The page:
Given prime p with generator g where 1 < g <p-1, suppose we know that x = g^r \pmod{p}, for some r, and we wish to compute r, which is the discrete logarithm: r = \log_g x \pmod{p}. Consider the Abelian group \left( \mathbb{Z}_{p} \right)^\times \times \left(\mathbb{Z}_p\right)^\times where each factor corresponds to modular multiplication of nonzero values, assuming p is prime. Now, consider the function

f(a,b) = g^a x^{-b} \pmod{p}.

This gives us an Abelian hidden subgroup problem, as f corresponds to a group homomorphism. The kernel corresponds to modular multiples of (r,1). So, if we can find the kernel, we can find r.

In popular culture[edit]

On the television show Stargate Universe, the lead scientist, Dr. Nicholas Rush, hoped to use Shor's algorithm to crack Destiny's master code. He taught a quantum cryptography class at the University of California, Berkeley, in which Shor's algorithm was studied.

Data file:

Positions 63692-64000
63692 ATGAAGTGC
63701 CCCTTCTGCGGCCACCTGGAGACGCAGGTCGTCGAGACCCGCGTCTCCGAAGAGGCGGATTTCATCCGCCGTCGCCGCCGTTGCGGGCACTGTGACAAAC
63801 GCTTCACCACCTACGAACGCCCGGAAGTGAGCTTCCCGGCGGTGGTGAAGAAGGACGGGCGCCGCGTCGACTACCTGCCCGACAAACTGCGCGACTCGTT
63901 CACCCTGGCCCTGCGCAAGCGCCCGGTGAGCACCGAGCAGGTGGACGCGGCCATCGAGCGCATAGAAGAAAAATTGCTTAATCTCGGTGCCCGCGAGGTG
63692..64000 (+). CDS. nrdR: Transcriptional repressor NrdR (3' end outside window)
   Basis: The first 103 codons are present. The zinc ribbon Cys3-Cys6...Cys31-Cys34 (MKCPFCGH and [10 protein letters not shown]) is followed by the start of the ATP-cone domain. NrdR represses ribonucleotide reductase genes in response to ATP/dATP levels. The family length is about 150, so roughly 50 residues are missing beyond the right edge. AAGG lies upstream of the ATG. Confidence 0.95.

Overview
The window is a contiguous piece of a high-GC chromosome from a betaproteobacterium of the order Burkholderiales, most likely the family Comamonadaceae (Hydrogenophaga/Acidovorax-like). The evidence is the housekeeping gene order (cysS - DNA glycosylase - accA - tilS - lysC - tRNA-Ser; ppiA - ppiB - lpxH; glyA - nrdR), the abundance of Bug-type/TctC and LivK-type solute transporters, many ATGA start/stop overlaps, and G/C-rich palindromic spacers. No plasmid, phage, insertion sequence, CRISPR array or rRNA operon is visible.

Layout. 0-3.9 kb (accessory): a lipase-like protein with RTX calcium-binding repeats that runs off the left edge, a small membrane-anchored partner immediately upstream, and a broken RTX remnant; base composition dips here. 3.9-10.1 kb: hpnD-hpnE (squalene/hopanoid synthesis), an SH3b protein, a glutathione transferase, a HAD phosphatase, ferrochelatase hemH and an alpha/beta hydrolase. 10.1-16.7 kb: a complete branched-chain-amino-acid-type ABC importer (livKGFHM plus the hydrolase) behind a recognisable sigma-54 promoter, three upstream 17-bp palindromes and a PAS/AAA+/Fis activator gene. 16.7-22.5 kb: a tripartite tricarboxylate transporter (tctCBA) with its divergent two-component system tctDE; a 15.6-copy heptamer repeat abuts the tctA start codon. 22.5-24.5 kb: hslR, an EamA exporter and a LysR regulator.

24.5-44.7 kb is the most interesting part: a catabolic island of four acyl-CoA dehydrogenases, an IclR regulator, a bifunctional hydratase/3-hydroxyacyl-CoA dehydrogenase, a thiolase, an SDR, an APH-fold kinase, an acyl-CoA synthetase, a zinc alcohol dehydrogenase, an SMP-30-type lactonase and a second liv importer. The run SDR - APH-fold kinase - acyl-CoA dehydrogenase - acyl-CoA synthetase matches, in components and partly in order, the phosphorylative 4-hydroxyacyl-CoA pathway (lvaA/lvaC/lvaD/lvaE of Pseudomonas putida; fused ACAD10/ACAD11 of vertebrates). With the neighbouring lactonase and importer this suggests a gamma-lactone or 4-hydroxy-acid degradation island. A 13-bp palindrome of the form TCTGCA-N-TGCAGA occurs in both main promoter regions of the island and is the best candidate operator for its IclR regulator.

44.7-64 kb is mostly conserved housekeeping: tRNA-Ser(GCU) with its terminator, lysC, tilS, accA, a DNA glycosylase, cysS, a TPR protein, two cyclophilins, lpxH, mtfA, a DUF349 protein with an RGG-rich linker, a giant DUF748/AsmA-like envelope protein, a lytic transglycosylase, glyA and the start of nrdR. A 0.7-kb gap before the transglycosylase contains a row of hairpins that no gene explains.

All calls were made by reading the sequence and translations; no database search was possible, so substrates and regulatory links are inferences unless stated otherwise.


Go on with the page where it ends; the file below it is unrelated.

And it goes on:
Shor's algorithm was also a correct answer to a question in a Physics Bowl competition in the episode "The Bat Jar Conjecture" of the TV series The Big Bang Theory.

References[edit]

  1. ^ See also Pseudo-polynomial time.
  2. ^ MathWorld: Number Field Sieve
  3. ^ http://arxiv.org/abs/quant-ph/9602016 - Efficient Networks for Quantum Factoring
  4. ^ https://www.schneier.com/blog/archives/2008/03/quantum_computi_1.html - Bruce Schneier: Quantum Computing: Hype vs. Reality
  5. ^ Vandersypen, Lieven M. K.; Steffen, Matthias; Breyta, Gregory; Yannoni, Costantino S.; Sherwood, Mark H. & Chuang, Isaac L. (2001), "Experimental realization of Shor's quantum factoring algorithm using nuclear magnetic resonance" (PDF), Nature 414 (6866): 883–887, arXiv:quant-ph/0112176, Bibcode:2001Natur.414..883V, doi:10.1038/414883a, PMID 11780055